Integrated Advertising

Here at Red Hot Penny, we are delighted to work with a community of guest bloggers who specialise in talking about all things digital marketing. Today’s guest blog is written by Anna Bravington, Mistress of Marketing, Fibro Warrior, and Speaker who is self-proclaimed full of chocolate and nonsense.

Anna has worked across digital, marketing and comms for 23 years. She has worked in 20 sectors with over 60 brands. Her experience is in both B2B and B2C businesses, from start-ups to international businesses. She advises businesses on marketing and has a passion for a cost-effective, community-building approach. Anna loves gadgets and has owned an mp3 player since the very first one was mass-produced in 1998 (it only held 8 songs!). If you would like to ask her what the 8 songs were, drop her an email at


Picture this.

Sadie is on Facebook; she sees an ad for a brand but quickly scrolls past it.

She then visits a friend who is showing off her new trainers. OMG, they are amaaazing.

Sadie loves the trainers, so she Googles the brand for a quick look.

Next time she is at home, browsing social, an ad for the trainers pops up. She clicks it.

This time Sadie looks more in-depth and reads reviews. She then signs up for the newsletter, where she gets a discount. The trainers are expensive, though, so she hesitates and gets distracted.

A couple of weeks later, Sadie gets an email from the trainer brand, and the trainers she loves are featured. She’s just had payday and decides to treat herself.

A consumer’s path to purchase is rarely straightforward, just like in the case of Sadie above. The journey can be influenced by current mood, time of day, upbringing, recent and past experiences, work, finances, friends and family, weather, current location – I could go on and on.

As David Tennant’s Doctor Who tried to describe time travel as “a big ball of wibbly-wobbly, timey-wimey stuff”, we need to remember that consumer purchasing is “a big ball of wibbly-wobbly, brainy-wainy stuff”.

I’m a big fan of the Kotler and Keller model of consumer behavior. It helps us understand how convoluted the purchase decision process is. We, humans, are complicated beings, and our choices are full of internal and external stimuli.

Figure 1 Model of consumer behaviour – Image source: Kotler and Keller (2006). Marketing Management (Pearson)


In my example above, while Sadie was going through her decision process, she needed several prompts along her path to purchase and hit multiple marketing touchpoints. If just one were missed, would she have made the entire journey to becoming a customer?

Twenty years ago, the average consumer typically used two touchpoints when buying an item, and only 7% regularly used more than four. Five years ago, it jumped to almost six touchpoints, with nearly 50% regularly using more than four. (Knexus). In the current climate with overwhelming consumer choice and the recent economic struggles in the UK, that decision process has been elongated further – I’ve seen first-hand a significant number of journeys of eight or more touchpoints.

To create all these points of interaction, brands need to look at the omnichannel marketing approach. This ensures a customer-centric focus and that all channels work in harmony to:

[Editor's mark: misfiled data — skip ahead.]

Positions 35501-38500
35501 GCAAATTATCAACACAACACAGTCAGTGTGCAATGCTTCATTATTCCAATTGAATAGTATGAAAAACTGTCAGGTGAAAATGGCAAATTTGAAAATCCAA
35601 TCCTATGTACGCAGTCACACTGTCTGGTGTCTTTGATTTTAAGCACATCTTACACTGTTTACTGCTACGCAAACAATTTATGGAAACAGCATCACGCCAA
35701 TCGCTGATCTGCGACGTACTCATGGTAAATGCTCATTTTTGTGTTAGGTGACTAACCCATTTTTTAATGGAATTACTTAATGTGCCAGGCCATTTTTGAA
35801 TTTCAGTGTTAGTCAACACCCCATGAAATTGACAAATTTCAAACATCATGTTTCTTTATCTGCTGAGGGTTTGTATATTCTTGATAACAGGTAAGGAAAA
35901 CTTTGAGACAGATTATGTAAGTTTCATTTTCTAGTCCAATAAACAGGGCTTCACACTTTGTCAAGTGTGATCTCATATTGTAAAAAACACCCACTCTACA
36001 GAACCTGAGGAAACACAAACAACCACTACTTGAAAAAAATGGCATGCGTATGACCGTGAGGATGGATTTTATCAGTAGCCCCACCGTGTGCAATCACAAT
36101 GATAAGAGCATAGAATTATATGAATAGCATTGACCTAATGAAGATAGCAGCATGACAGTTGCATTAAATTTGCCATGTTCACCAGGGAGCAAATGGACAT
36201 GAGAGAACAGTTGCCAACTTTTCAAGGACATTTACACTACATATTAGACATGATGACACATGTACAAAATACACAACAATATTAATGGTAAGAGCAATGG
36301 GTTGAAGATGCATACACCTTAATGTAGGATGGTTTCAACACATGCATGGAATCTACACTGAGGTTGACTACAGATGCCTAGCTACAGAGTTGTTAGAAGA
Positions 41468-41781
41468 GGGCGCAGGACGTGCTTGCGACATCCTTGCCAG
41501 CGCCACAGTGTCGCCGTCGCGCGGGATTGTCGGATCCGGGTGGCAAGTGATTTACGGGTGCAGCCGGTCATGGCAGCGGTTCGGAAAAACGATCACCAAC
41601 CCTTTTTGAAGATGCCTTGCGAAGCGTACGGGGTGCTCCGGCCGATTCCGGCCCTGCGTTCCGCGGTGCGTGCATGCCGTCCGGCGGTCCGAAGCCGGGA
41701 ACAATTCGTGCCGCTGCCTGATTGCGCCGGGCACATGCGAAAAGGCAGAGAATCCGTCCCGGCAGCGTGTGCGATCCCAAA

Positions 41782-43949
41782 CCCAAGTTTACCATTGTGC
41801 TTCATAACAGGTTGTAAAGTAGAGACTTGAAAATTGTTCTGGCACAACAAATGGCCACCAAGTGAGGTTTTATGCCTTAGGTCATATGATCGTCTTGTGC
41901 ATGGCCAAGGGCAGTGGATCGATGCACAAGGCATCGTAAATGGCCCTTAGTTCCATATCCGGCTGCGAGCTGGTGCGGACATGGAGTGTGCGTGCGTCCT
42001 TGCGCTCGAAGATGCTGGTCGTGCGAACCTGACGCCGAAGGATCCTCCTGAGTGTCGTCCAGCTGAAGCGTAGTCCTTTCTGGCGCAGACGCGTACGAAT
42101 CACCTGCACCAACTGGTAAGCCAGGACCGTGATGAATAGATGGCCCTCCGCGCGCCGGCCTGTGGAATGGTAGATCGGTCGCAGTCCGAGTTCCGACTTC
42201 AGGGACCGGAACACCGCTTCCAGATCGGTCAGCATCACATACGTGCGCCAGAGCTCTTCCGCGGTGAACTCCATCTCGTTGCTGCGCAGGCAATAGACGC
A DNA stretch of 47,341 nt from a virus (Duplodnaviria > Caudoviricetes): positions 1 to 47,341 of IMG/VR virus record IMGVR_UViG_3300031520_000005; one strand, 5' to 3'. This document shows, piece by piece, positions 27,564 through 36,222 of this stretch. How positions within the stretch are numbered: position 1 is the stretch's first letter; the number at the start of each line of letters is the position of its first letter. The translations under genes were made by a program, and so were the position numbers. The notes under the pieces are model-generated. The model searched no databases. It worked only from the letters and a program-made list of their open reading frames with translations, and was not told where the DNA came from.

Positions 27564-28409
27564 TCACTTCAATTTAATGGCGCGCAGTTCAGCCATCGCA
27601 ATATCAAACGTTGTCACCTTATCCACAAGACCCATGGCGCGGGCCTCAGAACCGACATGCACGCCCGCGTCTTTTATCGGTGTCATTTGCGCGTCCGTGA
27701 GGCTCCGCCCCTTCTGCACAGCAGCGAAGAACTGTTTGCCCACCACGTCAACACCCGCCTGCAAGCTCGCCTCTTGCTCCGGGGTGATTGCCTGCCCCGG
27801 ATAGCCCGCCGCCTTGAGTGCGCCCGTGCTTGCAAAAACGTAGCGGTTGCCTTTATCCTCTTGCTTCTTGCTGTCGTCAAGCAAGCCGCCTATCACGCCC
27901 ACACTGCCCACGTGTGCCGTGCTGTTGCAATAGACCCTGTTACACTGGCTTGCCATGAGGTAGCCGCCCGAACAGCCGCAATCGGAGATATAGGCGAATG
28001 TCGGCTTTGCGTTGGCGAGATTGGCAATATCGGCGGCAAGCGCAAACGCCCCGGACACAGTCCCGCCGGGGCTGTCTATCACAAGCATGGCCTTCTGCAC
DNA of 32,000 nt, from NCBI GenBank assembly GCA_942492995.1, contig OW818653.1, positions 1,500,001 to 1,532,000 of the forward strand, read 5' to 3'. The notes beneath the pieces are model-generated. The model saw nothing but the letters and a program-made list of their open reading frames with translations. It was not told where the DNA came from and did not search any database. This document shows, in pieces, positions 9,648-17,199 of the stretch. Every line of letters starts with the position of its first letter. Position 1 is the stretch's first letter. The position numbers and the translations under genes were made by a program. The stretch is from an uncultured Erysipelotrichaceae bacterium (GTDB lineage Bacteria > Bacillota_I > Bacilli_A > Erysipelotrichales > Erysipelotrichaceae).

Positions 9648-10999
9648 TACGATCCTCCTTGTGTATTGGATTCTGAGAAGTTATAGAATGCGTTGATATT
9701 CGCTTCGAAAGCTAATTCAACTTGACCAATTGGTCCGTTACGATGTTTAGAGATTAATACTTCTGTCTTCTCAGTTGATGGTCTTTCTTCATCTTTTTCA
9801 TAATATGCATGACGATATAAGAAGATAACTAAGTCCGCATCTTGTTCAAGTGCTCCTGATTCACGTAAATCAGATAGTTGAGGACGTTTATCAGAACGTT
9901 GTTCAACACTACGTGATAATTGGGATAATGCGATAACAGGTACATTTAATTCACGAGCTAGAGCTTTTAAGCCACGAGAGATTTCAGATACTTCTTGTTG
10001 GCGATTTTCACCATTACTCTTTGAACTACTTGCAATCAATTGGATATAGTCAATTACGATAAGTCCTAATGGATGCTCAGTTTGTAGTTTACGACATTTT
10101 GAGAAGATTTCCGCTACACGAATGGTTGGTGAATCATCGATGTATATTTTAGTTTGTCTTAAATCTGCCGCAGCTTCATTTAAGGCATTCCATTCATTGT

Offer multiple touchpoints across the decision process, and align them so they push towards a sale.

Account for complex human behaviour and varied paths to purchase.

Create a consistent brand experience on all channels.

Each channel, such as SEO, PPC, Content, Digital PR and Social, has its place in the customer lifecycle. Some sit better at the awareness stage; others give consumers the confidence to buy. If you don’t have enough touchpoints, you may find that potential customers struggle to make it from one stage to the next.

In research by Omnisend, marketers said using three or more channels in a campaign earned a 287% higher purchase rate than those using just a single channel.

Figure 2 Source:


Think about these consumer decision processes when setting up your data, too, particularly how you attribute a sale. If the last click is always rewarded for the purchase, it can be hard to understand how each channel contributed to that sale. Proper attribution will help you better apportion your marketing budget and understand the real value of each channel to your business.

Digital marketing budgets in the UK were up 9.6% in 2020 (compared to 2019) and are estimated to jump a further 18.7% throughout 2021 (Statista). With increased marketing spend from competitors, I’ve seen many retailers investigating more cost-effective ways to use their marketing budget within the customer lifecycle.

I asked David Schulhof, MD of Red Hot Penny, for his thoughts on current marketing spend; he said:

“With brands and eTailers seeing increasing CPAs, the need to drive top of the funnel activity is more important than ever. Competition is on the up, and more retailers are becoming digitally savvy, so brand affinity is crucial to create a sustainable traffic source. Starting with key channels across PR and Social, for example, will help brands stand out in a crowded market.”

And here’s a fun fact to finish on. Did you know on average 8% of people in the UK shop while on the toilet?

Don’t worry; I’m not going to make you add toilet browsing to your marketing strategy. But it’s just a reminder of how weird and wonderful customers are. By taking a human-based approach to your marketing channel choices, you’re bound to capture those cheeky bog shoppers.


Anna has over 20-years of experience across the entire digital and marketing lifecycle including inspiration, strategy, planning, implementation, reporting, stakeholder buy-in, c-suite liaison & team management. Having led the marketing functions at mainstream brands like Game. Anna is well-positioned to bring new marketing ideas to any business to help it stand out from the competition.